Saturday night tourists in athleisure tracksuits strolled down the grand hallway of the Forum Shops at Caesars Palace. They walked past Spago without even looking, possibly on their way to the Cheesecake Factory or the gelato stand. And like that, they missed out on the most important culinary closing bash in Las Vegas history.
I watched them as I waited my turn to pose by the framed chalkboard that read: “The Last Supper at Spago by Carlos.” I pretended to cry while I held my stomach in for the photo. The Carlos in question is most likely the award-winning chef Carlos Salgado. But I didn’t ask because I wasn’t there as a food writer; I was there for the party.
This was a chance to watch “real life” recede beyond the veil, floating away into the filmy category of Old Vegas. And the entire town turned out to wish it bon voyage. Casino execs mingled with Strip entertainers; food critics with publicists; old friends reunited or avoided each other. The crowd skewed older—perhaps peopled by patrons who loved this restaurant when it opened 25 years ago. Spago was the sourdough starter that spawned Vegas’ thriving, world-class culinary industry.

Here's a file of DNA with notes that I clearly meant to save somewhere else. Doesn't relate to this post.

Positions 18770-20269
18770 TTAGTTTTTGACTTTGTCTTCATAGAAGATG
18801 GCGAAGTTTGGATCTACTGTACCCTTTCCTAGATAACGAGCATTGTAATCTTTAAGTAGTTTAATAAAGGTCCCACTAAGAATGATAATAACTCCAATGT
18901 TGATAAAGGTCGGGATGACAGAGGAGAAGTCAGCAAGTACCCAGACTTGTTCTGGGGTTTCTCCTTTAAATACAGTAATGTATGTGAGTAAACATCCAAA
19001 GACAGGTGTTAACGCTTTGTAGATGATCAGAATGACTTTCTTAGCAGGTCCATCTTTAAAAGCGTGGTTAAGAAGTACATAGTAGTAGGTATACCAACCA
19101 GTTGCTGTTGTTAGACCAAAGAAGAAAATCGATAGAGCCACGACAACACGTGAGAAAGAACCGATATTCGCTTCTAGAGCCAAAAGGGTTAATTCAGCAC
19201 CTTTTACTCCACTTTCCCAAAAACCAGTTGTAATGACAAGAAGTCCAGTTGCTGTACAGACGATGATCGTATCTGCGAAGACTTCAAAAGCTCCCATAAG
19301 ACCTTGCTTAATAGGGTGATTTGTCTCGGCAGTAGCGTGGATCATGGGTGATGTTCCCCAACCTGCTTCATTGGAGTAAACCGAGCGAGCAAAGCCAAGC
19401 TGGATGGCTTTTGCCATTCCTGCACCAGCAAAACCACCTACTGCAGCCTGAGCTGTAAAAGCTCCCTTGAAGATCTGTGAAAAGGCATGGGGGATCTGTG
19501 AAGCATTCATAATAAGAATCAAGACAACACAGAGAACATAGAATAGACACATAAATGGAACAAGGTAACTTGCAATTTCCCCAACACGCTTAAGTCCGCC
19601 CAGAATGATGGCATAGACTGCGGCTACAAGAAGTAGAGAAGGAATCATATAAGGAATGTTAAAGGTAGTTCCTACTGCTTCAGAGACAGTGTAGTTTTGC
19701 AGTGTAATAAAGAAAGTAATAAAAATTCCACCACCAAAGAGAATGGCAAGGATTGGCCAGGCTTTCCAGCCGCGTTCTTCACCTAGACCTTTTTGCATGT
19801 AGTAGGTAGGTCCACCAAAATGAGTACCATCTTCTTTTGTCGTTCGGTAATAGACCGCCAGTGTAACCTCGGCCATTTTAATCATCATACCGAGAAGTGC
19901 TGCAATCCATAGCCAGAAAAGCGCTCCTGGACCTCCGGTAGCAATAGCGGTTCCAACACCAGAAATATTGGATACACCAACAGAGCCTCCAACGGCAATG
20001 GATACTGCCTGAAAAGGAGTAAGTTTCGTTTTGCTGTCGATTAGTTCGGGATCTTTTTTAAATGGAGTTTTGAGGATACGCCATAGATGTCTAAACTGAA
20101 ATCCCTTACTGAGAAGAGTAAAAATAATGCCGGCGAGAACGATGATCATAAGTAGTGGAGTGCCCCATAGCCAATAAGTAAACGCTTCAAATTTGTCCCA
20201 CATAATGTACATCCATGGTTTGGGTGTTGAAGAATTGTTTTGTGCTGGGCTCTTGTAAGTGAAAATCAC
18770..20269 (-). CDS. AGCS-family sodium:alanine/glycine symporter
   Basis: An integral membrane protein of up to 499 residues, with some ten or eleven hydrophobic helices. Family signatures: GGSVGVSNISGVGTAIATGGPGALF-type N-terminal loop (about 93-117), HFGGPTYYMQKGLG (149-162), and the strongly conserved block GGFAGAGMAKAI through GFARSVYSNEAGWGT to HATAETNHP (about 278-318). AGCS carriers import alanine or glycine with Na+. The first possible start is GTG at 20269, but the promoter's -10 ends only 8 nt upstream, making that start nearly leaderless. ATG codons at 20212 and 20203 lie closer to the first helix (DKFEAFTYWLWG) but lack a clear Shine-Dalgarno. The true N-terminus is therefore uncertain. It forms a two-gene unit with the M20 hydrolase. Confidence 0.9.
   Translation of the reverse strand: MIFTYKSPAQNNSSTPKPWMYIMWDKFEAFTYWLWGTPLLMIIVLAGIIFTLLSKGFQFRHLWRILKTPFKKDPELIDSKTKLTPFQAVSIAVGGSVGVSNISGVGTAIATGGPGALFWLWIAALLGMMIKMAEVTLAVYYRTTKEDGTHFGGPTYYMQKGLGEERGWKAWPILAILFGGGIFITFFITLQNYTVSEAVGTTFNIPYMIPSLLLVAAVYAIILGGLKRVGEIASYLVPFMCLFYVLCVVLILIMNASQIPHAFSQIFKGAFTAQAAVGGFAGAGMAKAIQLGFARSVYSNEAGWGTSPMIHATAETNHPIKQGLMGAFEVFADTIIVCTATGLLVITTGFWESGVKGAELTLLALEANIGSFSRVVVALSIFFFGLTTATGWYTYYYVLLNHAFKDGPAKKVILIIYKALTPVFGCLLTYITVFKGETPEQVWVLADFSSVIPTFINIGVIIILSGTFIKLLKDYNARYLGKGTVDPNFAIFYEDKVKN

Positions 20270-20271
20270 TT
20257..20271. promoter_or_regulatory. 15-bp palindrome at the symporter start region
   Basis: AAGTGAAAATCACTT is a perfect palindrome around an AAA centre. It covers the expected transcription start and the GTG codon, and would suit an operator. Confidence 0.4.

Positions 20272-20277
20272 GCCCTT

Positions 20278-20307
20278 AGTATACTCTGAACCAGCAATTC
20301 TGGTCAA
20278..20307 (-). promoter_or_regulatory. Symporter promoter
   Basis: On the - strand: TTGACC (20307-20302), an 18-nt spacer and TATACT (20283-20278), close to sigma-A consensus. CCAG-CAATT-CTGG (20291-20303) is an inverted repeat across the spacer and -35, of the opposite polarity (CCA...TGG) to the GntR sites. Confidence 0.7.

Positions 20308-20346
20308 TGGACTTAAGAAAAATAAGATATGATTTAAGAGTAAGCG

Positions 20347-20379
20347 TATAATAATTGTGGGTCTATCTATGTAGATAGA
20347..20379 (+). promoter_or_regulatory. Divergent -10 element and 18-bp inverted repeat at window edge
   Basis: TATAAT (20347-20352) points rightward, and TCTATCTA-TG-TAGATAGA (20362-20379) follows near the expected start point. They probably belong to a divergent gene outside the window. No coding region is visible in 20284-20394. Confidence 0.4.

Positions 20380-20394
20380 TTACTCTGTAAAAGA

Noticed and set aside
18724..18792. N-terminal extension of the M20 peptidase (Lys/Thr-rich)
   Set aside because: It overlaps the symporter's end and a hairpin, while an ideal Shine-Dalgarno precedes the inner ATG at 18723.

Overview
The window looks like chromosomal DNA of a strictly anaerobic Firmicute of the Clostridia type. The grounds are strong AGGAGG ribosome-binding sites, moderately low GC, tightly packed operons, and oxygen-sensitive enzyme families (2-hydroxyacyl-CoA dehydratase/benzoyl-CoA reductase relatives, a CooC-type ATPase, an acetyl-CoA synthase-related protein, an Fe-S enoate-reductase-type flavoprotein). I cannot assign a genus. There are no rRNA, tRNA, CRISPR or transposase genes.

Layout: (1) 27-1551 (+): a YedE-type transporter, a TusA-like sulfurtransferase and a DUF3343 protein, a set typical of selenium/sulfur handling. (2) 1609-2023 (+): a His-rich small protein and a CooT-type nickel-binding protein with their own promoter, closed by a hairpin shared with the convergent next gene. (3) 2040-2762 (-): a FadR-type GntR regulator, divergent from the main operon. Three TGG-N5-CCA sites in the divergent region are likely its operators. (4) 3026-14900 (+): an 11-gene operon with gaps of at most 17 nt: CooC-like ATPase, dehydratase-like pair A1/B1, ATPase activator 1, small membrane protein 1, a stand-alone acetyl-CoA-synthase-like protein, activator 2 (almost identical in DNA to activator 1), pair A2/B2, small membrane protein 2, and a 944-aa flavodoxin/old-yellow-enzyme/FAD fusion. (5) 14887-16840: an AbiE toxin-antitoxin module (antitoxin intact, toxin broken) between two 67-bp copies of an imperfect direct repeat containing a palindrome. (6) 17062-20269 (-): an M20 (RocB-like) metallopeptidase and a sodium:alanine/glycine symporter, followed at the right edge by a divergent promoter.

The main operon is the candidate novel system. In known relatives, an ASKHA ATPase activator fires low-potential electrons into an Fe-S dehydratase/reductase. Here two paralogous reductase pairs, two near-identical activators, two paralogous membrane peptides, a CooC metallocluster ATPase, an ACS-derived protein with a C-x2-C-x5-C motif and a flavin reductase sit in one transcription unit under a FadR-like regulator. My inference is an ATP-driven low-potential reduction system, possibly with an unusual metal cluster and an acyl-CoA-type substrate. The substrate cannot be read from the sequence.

I can remember my every visit to Spago, although the older memories have yellowed and grown hazy with age. It was that kind of place where every visit was special and worth remembering. The last time was a few years back, when I met singer Matt Goss at his favorite table to interview him during the quiet time between lunch and dinner. Being in that dining room, I felt like royalty. I remember looking up in awe at the giant Tim Bavington painting. And here it was again, on closing night, watching over a room crowded with partygoers.
You can’t go to one of these events without running into people you know. I ran into Shannon, and we stood around a table while she told me about the time her high school boyfriend offered to take her to Spago. It was the only time he truly impressed her. Her response: “But kids don’t go to Spago!” But these kids did; it was still the era when parents could get free tickets because they were connected.
We sipped an exquisite selection of free wines and champagne. We nibbled on passed hors d’oeuvres—food that was perhaps cutting edge decades ago, but now seemed par for the fancy-party course: Miniature sliders, risotto balls, tiny crab cakes, steak slices and Spago’s signature pizza. The night wore on and the crowd grew, skewing the guest-to-free-food ratio in the wrong direction. It was time to say a final goodbye. So I did and I didn’t look back, at least not for too long.
One of the best and worst things about Las Vegas is that it doesn’t let you get too attached to anything. The constant reinvention keeps sentimentality from setting in. The second we love the past, it will hold us hostage—boom! We’re Atlantic City. In true Vegas fashion, Spago isn’t dead, it’s just hibernating for the winter. It will be reborn in the summer at the Bellagio, and it will be young again.